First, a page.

4. It isn’t the case that we merely worry about what the neighbours ‘think’. We also often want something a lot more emotional and touching (but also more dangerous) from our neighbours: we want them to like or even love us. We want them as our friends. We want their respect and concern. We associate fitting in with their opinions with being cherished and looked after. But we would do well to grow a little more cynical about what can truly be expected of the average neighbour. These types aren’t in fact, ever going to adore us in return for our obedience to their rules. There aren’t any special prizes for fitting in. This isn’t a love worth paying any advanced price for. However obedient we might be, the neighbour will be eminently ready to abandon us and turn the other way if ever we ran into difficulties. We shouldn’t be paying the price of living in a clan (the nosiness, the intrusion and the group bullying) when the real benefits of doing so (loyalty and high trust) aren’t even on the cards.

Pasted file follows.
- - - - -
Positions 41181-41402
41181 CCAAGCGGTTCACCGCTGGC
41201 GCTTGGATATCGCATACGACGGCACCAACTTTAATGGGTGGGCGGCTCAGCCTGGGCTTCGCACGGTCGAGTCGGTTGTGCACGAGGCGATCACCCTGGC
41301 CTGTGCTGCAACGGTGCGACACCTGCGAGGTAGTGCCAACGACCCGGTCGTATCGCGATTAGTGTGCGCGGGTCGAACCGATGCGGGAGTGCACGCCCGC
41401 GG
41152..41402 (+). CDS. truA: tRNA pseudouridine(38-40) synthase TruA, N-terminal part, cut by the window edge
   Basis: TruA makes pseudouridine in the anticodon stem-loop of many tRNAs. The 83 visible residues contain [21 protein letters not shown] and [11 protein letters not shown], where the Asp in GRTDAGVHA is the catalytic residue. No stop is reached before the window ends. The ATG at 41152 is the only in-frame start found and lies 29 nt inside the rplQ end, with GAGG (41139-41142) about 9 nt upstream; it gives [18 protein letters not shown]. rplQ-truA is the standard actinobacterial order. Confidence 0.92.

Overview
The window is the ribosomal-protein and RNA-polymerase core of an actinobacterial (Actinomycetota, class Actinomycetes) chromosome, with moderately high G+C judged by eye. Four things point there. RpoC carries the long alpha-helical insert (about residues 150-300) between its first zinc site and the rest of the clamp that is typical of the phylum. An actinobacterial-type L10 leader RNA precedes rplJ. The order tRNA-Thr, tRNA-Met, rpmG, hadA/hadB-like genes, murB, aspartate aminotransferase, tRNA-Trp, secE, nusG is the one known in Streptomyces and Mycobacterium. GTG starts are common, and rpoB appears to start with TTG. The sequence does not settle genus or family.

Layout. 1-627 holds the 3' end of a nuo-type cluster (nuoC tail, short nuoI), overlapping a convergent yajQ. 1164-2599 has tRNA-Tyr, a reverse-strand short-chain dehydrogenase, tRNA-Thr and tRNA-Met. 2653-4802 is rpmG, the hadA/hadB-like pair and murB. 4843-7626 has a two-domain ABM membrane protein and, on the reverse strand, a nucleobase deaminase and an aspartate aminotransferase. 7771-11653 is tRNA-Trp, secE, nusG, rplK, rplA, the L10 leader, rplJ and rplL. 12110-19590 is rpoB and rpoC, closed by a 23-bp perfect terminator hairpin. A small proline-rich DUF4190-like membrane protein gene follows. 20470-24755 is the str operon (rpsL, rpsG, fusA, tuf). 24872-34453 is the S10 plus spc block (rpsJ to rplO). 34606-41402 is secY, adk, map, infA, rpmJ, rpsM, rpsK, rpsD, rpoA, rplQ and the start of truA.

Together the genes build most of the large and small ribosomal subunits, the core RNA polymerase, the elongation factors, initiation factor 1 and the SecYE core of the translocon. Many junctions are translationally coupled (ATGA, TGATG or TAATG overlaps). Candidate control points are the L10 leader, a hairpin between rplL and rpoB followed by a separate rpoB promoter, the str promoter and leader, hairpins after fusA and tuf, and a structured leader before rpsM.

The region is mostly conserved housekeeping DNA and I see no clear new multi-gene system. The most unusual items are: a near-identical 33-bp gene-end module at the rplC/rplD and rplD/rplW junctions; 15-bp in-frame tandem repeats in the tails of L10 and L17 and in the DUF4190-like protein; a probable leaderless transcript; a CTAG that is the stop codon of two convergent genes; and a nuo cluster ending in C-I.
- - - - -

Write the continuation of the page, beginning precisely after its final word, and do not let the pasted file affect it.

5. We are right to seek love from others; but we’re deeply wrong in how many people we seek it from. We do need a few characters who will be profoundly on our side. What we don’t require is a whole village to offer us its tepid and wavering good cheer. We need – at most – three fantastic friends of the kind who’d take a bullet and fight hard to get us out of prison.
6. Finally, let’s be generous to neighbours. No one is merely a neighbour inside. In their timid heart, every neighbour is in rebellion against neighbour-think. He too in the middle of the night thinks the whole ideology he’s labouring under isn’t probably really worth the candle. He too has his doubts about the petty moral code he is following. He too would long to stop being an oppressive neighbour, if only he knew how. He too longs for freedom. The neighbour is an outlaw who, as yet, lacks sufficient courage.
We aren’t – by openly breaking with neighbour-think – doing the neighbour an injustice. We are merely giving a voice to a spirit of independence that actually represents the neighbour’s best hopes for himself and which he might one day try to access – were he to learn to follow our newly rebellious and strategically defiant example.